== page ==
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Fountains of Wayne Talk Dark New Disc

Band confronts war, middle age on 'Sky Full of Holes'

June 17, 2011 12:20 PM ET
Fountains of Wayne Talk Dark New Disc
Violeta Alvarez

The skies are darkening over suburbia.

That certainly seems to be the dominant, ominous vibe on Fountains of Wayne’s new album Sky Full Of Holes, due August 2nd. A middle-aged dad loses his shit and takes a stress test in "Action Figure." Dudes blow their savings by investing it with clueless entrepreneurs, "Richie And Ruben." There’s even a song set in a cemetery, where a military service unfolds at a funereal pace.

Still, this is one beautiful bummer of an album, full of FoW’s trademark tunefulness, clever wordplay and pop smarts. Rolling Stone talked to the band’s two songwriters, Adam Schlesinger and Chris Collingwood, about mid-life laments, Tony Awards surprises – and Katy Perry. They chose to speak separately, just as they write.

The Tony Award opener ["It’s Not Just For Gays Anymore," which Schlesinger wrote] was a hilarious surprise. How did it happen?
AS: [Former Daily Show executive producer] David Javerbaum called and asked me if I wanted to do it with him. He and I worked together on the Broadway show Crybaby. And a Christmas special for Stephen Colbert, called The Greatest Gift Of All. With this Tony thing, DJ had this idea for the song. And I thought, "Oh yeah, he nailed it." It’s basically a sales pitch for people to come see Broadway theatre.

There’s a real feeling of middle-aged letdown throughout the record, especially on "Action Figure." How conscious was that?
I can see that, now that you mention it. I don’t think we ever plan to have a theme for a record. Chris and I each write songs, but we write separately, even though we share the credit. Sometimes we hit on a theme or through-line by accident. The whole chorus came last [on "Action Figure"]. I had the idea of this guy sitting at a restaurant with his family and all this chaos is happening around him.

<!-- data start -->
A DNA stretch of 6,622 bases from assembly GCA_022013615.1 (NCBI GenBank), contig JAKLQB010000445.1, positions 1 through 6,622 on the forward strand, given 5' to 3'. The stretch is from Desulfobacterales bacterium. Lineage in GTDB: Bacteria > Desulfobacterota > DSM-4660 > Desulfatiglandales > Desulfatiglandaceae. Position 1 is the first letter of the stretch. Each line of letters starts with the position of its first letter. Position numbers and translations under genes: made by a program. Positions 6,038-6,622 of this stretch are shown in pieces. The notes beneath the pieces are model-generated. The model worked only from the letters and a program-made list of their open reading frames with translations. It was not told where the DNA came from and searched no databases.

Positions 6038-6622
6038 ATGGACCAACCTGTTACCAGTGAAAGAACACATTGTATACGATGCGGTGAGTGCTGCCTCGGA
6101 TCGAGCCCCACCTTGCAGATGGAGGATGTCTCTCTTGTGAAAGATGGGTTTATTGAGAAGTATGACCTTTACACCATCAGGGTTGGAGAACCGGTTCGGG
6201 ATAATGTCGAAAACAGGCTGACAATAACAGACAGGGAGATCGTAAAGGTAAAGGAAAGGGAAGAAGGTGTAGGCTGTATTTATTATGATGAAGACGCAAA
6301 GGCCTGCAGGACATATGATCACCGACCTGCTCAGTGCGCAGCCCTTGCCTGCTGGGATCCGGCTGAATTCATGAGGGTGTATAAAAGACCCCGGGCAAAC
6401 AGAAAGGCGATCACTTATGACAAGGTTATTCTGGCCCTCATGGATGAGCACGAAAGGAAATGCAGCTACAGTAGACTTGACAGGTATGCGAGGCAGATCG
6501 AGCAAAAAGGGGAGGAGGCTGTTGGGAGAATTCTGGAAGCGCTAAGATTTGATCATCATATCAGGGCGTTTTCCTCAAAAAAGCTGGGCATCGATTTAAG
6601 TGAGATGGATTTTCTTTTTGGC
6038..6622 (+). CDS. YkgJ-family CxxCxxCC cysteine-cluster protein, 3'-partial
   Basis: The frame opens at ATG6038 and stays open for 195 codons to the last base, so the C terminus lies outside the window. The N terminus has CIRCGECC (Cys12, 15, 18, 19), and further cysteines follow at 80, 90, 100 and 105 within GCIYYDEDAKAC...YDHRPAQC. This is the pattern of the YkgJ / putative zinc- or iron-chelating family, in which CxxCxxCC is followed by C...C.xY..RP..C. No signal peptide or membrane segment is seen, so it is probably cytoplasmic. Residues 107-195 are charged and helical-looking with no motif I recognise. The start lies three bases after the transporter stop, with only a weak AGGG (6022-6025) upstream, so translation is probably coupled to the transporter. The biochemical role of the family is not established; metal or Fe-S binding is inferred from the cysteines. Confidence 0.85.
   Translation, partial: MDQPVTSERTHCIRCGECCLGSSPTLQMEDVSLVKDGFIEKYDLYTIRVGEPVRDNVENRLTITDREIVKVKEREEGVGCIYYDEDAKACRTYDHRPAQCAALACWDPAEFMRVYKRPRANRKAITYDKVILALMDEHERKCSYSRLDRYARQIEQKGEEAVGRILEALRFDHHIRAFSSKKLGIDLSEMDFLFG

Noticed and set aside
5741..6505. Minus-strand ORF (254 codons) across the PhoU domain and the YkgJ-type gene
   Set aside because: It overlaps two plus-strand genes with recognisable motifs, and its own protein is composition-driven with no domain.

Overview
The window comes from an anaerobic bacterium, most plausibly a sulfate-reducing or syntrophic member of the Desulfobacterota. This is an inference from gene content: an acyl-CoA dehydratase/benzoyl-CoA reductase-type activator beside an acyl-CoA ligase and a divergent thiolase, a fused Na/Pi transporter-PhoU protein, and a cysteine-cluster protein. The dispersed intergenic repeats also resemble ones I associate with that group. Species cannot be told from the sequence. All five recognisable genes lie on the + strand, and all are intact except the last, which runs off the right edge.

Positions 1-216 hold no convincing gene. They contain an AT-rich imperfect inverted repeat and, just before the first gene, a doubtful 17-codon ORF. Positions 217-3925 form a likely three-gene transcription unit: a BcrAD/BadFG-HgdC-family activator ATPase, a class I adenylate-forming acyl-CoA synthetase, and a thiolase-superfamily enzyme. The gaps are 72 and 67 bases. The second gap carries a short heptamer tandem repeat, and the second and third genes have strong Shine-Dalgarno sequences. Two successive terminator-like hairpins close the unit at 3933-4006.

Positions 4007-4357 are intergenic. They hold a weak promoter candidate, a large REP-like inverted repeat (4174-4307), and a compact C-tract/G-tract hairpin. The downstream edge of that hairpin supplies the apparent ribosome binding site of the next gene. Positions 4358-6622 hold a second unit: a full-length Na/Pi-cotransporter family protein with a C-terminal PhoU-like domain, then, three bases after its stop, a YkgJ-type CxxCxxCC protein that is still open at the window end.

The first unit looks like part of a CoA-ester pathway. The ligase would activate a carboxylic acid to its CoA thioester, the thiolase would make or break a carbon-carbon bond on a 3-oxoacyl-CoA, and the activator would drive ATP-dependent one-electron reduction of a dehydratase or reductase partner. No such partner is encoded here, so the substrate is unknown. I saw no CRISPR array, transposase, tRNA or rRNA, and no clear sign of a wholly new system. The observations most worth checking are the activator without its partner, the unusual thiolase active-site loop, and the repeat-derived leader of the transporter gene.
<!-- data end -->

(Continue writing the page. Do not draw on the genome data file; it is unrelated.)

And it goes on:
There's definitely a little bit of a sense of melancholy in certain places.

The record certainly isn’t without its chuckles, though. "Richie and Ruben" are these two idiot entrepreneurs. Everything they touch turns to shit. Ever know anyone like that?
Yes. But believe it or not, that is strictly a work of the imagination. Well, mostly. Maybe that’s all I should say.

This seems to be a good time for pop music again, like Katy Perry. Think that will affect your sales?
I don’t think at this point we’re really thinking in those terms at all. We’re just trying to do stuff we like and that our fans will like. You know, Katy actually covered a Fountains of Wayne song. She does a version of "Hackensack" on an MTV Unplugged record. We talked about doing some writing for her recent record, but then she got in with (songwriting partner) Dr. Luke. And they also got into writing a string of Number One hits. I don’t think they needed any help.

Chris, do you find this is a sadder, wiser Fountains of Wayne album?
CC: You mean, are there fewer songs on the record that make people giggle? Yeah. I don’t think it was intentional, but there’s a sense that the reckless, drunken time you had in your youth is probably over. Sorry.

Certainly your tune "Cemetery Guns," about a military funeral, is unlike any song you guys have done. What inspired it?
I can’t remember when it was, but a TV reporter said, "Has the war affected your writing at all?" The war in Iraq has been going on so long, I can’t remember when he asked me. But it prompted the song. So I wrote a little ‘short story’ set at a graveyard. Strangely enough, not long afterwards, my uncle – who’d fought in Korea – died, and he had a military funeral. Eerie. Did you know they don’t really give you a 21 gun salute? It’s, like, seven guys who each fire three shots. It’s really 21 shells. And they have so many funerals to do now – they do them quickly and they’re off to the next one.

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